Sheer Silence: Part Four

This is the fourth installment, where we explore a key question:  In the midst of the busyness and noise of daily life, where can we turn for perspective and refreshment?

This question is particularly compelling during the holiday season.  The demands and expectations can be overwhelming and unrealistic.  The busyness can drown out the underlying spiritual essence of the season.

Within my tradition, Advent marks a four-week journey, ushering us towards the promise of the Christ child and the hope He represents.   My Jewish sisters and brothers celebrate Hanukkah, marking the eight-day festival of light as a reminder of God’s faithfulness.

Still others find meaning in the rhythm of the seasons. The Winter Solstice marks the longest night (honored with fire, dance and reflection).

Each of these ritualized events create cosmic space for a meeting of awe, wonder, gratitude and humility. A space which reminds us of the enormity and mystery within which we find our place.

What then can we do to step away from that which distracts us?   How can we enter more fully  into the cosmic search which the various religious traditions invite us?

Walking through the woods at Rolling Ridge Retreat Center, during a silent retreat for Advent.

Here are a few suggestions:  Carve out 30 minutes each day to simply be quiet.  The premise is that in silence we become open and are met by a Source of wisdom, which is greater than oneself.

Be mindful.  For a period of time each day, whatever you are doing, do so mind fully.  Be fully present to where you are and who you are with.  Imagine what happens when you are fully present to your child, to your beloved, to nature, to ___.

Be grateful.  Studies show that a leading indicator of happiness is an intentional practice of being grateful.  Consider making a list each day of at least three things you are grateful for.

Be kind.  Each day offer at least one-act of kindness, large or small.  Kindness expands our heart and mind.

Be unplugged.  This one is particularly challenging.  Recent studies show that many of us are addicted to our smartphones.  Indeed, social media platforms are designed to train us to spend more and more time on our devices.   A recent study by the University of Pennsylvania https://www.thecollegefix.com/college-students-happier-when-they-limit-social-media-campus-roundup-ep-36/ indicated that college students who limit themselves to 30 minutes on social media each day, saw a significant increase in their sense of mental well-being and connection to others.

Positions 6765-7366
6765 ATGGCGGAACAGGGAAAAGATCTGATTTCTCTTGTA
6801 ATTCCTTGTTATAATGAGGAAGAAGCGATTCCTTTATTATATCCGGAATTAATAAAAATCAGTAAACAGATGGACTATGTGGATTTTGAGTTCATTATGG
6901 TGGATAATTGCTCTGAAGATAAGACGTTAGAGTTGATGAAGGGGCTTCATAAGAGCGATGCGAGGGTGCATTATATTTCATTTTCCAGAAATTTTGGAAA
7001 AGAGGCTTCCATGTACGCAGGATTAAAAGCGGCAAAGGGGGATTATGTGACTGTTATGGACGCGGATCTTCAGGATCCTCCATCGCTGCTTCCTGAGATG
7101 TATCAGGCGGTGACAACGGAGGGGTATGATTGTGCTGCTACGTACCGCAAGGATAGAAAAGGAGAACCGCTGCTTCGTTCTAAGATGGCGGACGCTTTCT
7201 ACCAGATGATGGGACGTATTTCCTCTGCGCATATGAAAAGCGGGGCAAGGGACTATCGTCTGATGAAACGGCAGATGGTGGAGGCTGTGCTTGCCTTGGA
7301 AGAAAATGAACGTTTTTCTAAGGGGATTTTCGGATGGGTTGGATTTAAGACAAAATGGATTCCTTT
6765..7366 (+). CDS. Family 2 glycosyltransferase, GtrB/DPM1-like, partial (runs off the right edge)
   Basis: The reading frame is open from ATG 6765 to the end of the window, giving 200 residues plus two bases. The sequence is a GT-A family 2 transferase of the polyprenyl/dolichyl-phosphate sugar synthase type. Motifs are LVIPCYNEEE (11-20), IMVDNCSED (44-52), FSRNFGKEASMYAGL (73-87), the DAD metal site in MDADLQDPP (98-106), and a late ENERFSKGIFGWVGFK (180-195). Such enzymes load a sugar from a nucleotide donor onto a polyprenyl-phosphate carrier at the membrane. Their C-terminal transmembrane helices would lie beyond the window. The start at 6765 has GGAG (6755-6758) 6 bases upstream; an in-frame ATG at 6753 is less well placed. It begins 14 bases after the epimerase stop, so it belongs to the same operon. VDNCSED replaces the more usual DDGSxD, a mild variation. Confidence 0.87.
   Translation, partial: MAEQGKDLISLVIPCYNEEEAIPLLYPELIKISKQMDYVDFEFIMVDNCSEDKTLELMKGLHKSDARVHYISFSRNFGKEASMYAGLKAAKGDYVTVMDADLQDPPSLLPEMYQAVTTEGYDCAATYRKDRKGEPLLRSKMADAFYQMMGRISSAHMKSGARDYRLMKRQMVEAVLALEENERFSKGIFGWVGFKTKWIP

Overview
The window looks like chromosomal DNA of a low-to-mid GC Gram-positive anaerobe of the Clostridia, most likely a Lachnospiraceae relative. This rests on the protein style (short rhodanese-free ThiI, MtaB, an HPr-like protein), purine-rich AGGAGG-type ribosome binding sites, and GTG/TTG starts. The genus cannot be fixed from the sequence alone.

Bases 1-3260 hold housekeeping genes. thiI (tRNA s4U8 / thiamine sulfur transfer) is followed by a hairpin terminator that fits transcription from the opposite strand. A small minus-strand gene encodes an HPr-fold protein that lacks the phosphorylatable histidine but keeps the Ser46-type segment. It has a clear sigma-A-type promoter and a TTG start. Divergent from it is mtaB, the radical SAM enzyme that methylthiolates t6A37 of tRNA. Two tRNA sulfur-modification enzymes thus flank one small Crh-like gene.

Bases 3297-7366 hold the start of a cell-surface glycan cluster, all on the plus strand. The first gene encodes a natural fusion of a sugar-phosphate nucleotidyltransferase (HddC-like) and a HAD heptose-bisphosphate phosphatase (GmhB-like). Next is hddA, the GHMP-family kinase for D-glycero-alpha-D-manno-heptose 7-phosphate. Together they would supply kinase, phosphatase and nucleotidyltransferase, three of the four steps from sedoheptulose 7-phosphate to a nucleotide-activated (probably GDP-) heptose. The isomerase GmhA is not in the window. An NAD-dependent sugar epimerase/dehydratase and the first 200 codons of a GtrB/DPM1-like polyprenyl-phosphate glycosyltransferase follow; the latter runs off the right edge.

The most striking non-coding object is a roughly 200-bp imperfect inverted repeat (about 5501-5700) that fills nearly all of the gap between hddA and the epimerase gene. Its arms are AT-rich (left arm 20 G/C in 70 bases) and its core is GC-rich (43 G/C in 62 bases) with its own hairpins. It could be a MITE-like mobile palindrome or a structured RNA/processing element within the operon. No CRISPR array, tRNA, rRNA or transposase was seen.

This sacred season, whatever your spiritual path may be…may you carve out space to simply be and listen for the wisdom that is yours.  In the mid 19th century, the theologian Soren Kierkegaard said: ‘God is always present, simply waiting to be found’.

May it be so, for those with the eyes to see and the ears to hear.

 

 

Keep Open, Look Closely


“The mystics invite us to remember what we all too often forget: That great mystery we call God, is everywhere present in the world, suffusing creation with the being of the Holy. Once in a while, if we keep our eyes open, if we look closely enough, something amid the familiar reveals itself, offers itself to us in a new way. What we know, what we have learned, is taken apart. Is remade. Remakes us.”
~ Jan Richardson, Source: In the Sanctuary of Women

I’ve been exploring this quote from various vantage points this Lenten season. Lent is a 40 day season in the Christian calendar (exclusive of Sundays) that guides people of faith towards the promise of Easter. It is a season for intentional reflection looking for the sacred within the familiar.

Lent invites us to let go of that which distracts us so as to become steeped in that which is eternal. Last week I gathered with an ecumenical group for the purpose of listening. It’s sad but true, that Christians don’t always play well in the sand box together. It is a hopeful sign when various branches of the Christian tradition gather for a shared purpose. The method we chose is Centering Prayer a simple yet profound form of becoming quiet so to hear what (paradoxically) can only be heard in silence.